Hiawatha Leadership Academy plans to close the achievement gap one student at a time


At Hiawatha Leadership Academy (HLA), students, parents and teachers alike are aware of the clear bottom line. Staff will do whatever it takes for student success and if students aren’t learning, the school needs to change.

These and several other criteria are part of Hiawatha’s contract, which each student and parent must sign before the start of the school year. In Principal Shoua Moua’s office, the list of rules is written clearly in bright red pen: “No excuses—don’t even think about a blame game when students aren’t learning.” These no-nonsense guidelines are setting a promising pace for this one-month old Minneapolis charter school.

HLA, located at 4537 3rd Avenue South in Minneapolis, is one of the newest Minneapolis charter schools. Students had their first day of school on August 27, earlier than other public schools in the city. More hours each day, accompanied by a longer academic year, sets HLA apart from other public schools in the area. Classes run from 7:45 to 4:50, totaling a whopping 9 hours and 5 minutes, even for kindergartners. The school year is 182 days, 11 days more than any other school in Minneapolis. While some parents chose not to attend HLA because of the longer school day, most have welcomed it.

Gina Villarreal, who has a kindergarten son at HLA and serves as the only parent on HLA’s board, chose the school in part because of its extra class time. “I felt like my son was already advanced, so a half-day program wasn’t even an option. I liked the extended day [at HLA].”

When recruiting teachers, Moua was up front about what the expectations would be, the mission and the demanding schedule. “We talked about how hard it was going to be, but we all had a shared passion. We talked about what kind of opportunities do we want to provide for the students?”

At the root of making those opportunities available was Jon Bacal, HLA founder, president for advancement & operations, and also a parent in the neighborhood. He modeled the school’s goals on other successful schools around the country, such as Cesar Chavez Academy in Pueblo, Colorado, KIPP SHINE in Houston, and Milwaukee College Preparatory in Milwaukee. “Our mission is to create citizen scholars who contribute to the common good and become leaders in the community,” says Bacal. “We’d like to close the achievement gap and prepare everyone for college.”

The students dress in uniforms and are called not students, but scholars. Each classroom is assigned a college or university as inspiration. “We are going to take time this year to learn about college,” says Principal Moua, “we plan to take field trips to local colleges and create partnerships with these schools.”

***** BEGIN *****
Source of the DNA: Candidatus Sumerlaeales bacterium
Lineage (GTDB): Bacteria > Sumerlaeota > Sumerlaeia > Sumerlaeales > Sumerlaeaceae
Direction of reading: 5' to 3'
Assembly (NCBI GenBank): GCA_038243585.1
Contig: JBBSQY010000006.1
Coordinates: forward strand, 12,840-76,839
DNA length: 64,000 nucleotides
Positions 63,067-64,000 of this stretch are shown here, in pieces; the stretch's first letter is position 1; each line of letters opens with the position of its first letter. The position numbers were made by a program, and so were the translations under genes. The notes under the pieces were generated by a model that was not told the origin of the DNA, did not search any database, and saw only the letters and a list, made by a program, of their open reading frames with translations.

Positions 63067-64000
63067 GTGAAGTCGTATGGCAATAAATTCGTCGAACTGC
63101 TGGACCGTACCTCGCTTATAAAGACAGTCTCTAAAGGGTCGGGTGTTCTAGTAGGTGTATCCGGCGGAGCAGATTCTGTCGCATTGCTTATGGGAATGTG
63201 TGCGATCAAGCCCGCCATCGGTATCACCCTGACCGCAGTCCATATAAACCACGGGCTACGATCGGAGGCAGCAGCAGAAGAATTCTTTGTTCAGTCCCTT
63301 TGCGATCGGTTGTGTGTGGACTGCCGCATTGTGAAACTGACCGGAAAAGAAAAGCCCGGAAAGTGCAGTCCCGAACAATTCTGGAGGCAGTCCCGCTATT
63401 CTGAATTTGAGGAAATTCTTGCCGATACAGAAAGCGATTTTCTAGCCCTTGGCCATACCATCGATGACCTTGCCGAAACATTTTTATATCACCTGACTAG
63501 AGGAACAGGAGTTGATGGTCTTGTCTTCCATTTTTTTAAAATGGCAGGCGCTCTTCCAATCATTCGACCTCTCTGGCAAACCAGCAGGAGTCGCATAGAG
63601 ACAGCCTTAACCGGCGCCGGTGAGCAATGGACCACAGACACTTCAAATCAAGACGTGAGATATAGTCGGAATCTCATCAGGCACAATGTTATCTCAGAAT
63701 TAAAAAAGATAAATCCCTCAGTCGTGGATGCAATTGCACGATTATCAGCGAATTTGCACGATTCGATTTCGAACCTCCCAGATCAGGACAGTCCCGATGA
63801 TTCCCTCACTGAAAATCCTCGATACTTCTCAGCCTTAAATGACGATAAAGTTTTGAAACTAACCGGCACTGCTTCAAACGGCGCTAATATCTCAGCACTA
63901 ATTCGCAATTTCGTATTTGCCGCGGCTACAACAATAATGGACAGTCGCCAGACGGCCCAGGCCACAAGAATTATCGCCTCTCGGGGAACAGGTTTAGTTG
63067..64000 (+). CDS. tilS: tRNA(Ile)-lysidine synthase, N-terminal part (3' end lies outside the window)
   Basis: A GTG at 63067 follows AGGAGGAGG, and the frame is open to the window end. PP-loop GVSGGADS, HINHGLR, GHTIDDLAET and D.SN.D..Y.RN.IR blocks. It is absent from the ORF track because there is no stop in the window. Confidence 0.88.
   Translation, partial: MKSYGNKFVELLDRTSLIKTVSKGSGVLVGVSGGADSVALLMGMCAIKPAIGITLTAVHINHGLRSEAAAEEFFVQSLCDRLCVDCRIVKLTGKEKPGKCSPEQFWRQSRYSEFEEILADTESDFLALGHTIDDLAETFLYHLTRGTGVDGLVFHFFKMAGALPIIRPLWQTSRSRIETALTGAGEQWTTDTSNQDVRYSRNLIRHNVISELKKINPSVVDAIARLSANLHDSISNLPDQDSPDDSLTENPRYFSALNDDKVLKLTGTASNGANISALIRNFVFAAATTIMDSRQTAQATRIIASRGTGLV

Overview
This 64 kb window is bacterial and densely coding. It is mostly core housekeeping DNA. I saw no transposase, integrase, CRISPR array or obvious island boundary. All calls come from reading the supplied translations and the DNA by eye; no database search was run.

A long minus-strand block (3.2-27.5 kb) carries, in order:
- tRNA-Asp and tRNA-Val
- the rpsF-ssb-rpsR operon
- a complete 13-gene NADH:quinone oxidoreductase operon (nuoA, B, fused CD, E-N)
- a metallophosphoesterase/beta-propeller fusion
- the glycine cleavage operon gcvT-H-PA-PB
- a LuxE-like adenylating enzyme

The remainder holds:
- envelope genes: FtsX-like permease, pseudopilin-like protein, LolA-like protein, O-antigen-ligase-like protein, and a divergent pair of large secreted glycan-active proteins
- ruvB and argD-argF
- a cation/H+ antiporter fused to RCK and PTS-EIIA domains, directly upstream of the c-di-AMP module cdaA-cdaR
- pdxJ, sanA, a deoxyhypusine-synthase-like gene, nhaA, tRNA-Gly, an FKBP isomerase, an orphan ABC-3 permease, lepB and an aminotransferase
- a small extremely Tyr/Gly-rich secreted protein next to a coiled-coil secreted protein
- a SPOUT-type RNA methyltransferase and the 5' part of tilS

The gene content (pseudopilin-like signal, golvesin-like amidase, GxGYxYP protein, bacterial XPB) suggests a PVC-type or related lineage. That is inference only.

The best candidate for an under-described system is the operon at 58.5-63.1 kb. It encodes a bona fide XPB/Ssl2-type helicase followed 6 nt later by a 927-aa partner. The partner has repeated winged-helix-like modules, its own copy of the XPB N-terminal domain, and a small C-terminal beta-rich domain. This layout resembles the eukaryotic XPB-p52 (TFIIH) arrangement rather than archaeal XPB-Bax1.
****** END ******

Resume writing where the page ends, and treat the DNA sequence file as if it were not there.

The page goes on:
The focus on higher education is due in part by the fact that only 5 percent of Black and Hispanic students in Minneapolis go to college. HLA has a diverse student body of 1/3 Latinos and 1/3 African-Americans with the rest made up of Caucasian, American Indian and Asian students. Ninety percent of the students are economically disadvantaged and receive free or reduced lunches. HLA’s goal is that all of its students eventually attend college.

Curriculum is based on ability level, highly focused on developing reading skills and grouped so that students who need special attention, such as English Language Learners (ELL) or Special Education students, receive it. Each class has around 25 students and has the help of two full-time Americorps Reading Corps Volunteers. The longer day also allows HLA to include art, music and Spanish in the curriculum. Kitty Taylor, a first-year kindergarten teacher, admits that sometimes the nine-hour day gets a bit stressful, but “while some other schools are cutting stuff out, we are able to teach it all.”

Now in its first year, HLA already has 150 kindergartners and first-graders, most of whom heard about the school through its mass mailings and door-to-door recruiting.

Minneapolis charter schools are gaining momentum and pulling students away from public schools. In 2006, there were 6,460 students in charter schools out of the 36,337 total students in Minneapolis. That means 15 percent of students in Minneapolis are choosing charters versus three percent in the entire state of Minnesota.

Why the switch? According to Laura Bloomberg, Associate Director for the Center for School Change, “not all charter schools are excellent just as not all public schools are excellent, but what charter schools do offer is choice. … Each charter school has a different focus.” The CSC, a program of the Humphrey Institute of Public Affairs at the University of Minnesota, works with educators, parents and business people to increase student achievement and raise graduation rates. Its website shows an emphasis on working with charter schools.

For parent Villarreal, making the choice was easy. “There are so many options out there. I want to see how my children excel and where they fit in…I do think there’s a difference [between charter schools and Mpls public schools]. There’s more flexibility in charter schools,” Villarreal says, “[At HLA], I like the core knowledge aspect. They call them scholars. They’re expected to look and act a certain way and I think that’s teaching them as well.”

Villarreal’s enthusiasm for HLA is echoed by teacher Taylor, who loves the school’s open, team-oriented, atmosphere. Ultimately, though, Taylor’s focus is on the students. “I’m excited to see where they started and where they end.”